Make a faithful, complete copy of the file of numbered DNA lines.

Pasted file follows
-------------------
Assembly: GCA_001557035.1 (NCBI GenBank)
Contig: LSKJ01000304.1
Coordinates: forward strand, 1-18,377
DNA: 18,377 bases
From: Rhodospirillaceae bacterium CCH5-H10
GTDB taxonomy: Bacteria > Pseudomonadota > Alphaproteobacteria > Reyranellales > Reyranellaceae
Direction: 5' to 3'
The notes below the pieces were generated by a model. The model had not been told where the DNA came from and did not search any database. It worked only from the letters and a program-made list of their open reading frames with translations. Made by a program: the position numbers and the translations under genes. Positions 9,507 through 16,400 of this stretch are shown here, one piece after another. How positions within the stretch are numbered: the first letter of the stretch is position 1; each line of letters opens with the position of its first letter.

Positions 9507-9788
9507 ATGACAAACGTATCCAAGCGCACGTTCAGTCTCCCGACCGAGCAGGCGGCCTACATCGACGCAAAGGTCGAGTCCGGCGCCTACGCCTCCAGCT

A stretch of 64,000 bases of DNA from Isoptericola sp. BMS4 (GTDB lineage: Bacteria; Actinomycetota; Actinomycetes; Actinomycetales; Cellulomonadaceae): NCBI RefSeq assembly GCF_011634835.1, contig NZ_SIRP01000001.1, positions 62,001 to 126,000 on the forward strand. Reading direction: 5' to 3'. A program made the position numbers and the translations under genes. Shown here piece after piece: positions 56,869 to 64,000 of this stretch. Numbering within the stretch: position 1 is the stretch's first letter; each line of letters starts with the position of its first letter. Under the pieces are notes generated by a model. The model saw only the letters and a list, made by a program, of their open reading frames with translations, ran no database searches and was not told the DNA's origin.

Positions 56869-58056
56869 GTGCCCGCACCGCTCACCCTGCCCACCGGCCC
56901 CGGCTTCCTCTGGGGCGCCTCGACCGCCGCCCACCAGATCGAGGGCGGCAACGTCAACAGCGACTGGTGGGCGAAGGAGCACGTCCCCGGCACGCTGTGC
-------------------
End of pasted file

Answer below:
Assembly: GCA_001557035.1 (NCBI GenBank)
Contig: LSKJ01000304.1
Coordinates: forward strand, 1-18,377
DNA: 18,377 bases
From: Rhodospirillaceae bacterium CCH5-H10
GTDB taxonomy: Bacteria > Pseudomonadota > Alphaproteobacteria > Reyranellales > Reyranellaceae
Direction: 5' to 3'
The notes below the pieces were generated by a model. The model had not been told where the DNA came from and did not search any database. It worked only from the letters and a program-made list of their open reading frames with translations. Made by a program: the position numbers and the translations under genes. Positions 9,507 through 16,400 of this stretch are shown here, one piece after another. How positions within the stretch are numbered: the first letter of the stretch is position 1; each line of letters opens with the position of its first letter.

Positions 9507-9788
9507 ATGACAAACGTATCCAAGCGCACGTTCAGTCTCCCGACCGAGCAGGCGGCCTACATCGACGCAAAGGTCGAGTCCGGCGCCTACGCCTCCAGCT

A stretch of 64,000 bases of DNA from Isoptericola sp. BMS4 (GTDB lineage: Bacteria; Actinomycetota; Actinomycetes; Actinomycetales; Cellulomonadaceae): NCBI RefSeq assembly GCF_011634835.1, contig NZ_SIRP01000001.1, positions 62,001 to 126,000 on the forward strand. Reading direction: 5' to 3'. A program made the position numbers and the translations under genes. Shown here piece after piece: positions 56,869 to 64,000 of this stretch. Numbering within the stretch: position 1 is the stretch's first letter; each line of letters starts with the position of its first letter. Under the pieces are notes generated by a model. The model saw only the letters and a list, made by a program, of their open reading frames with translations, ran no database searches and was not told the DNA's origin.

Positions 56869-58056
56869 GTGCCCGCACCGCTCACCCTGCCCACCGGCCC
56901 CGGCTTCCTCTGGGGCGCCTCGACCGCCGCCCACCAGATCGAGGGCGGCAACGTCAACAGCGACTGGTGGGCGAAGGAGCACGTCCCCGGCACGCTGTGC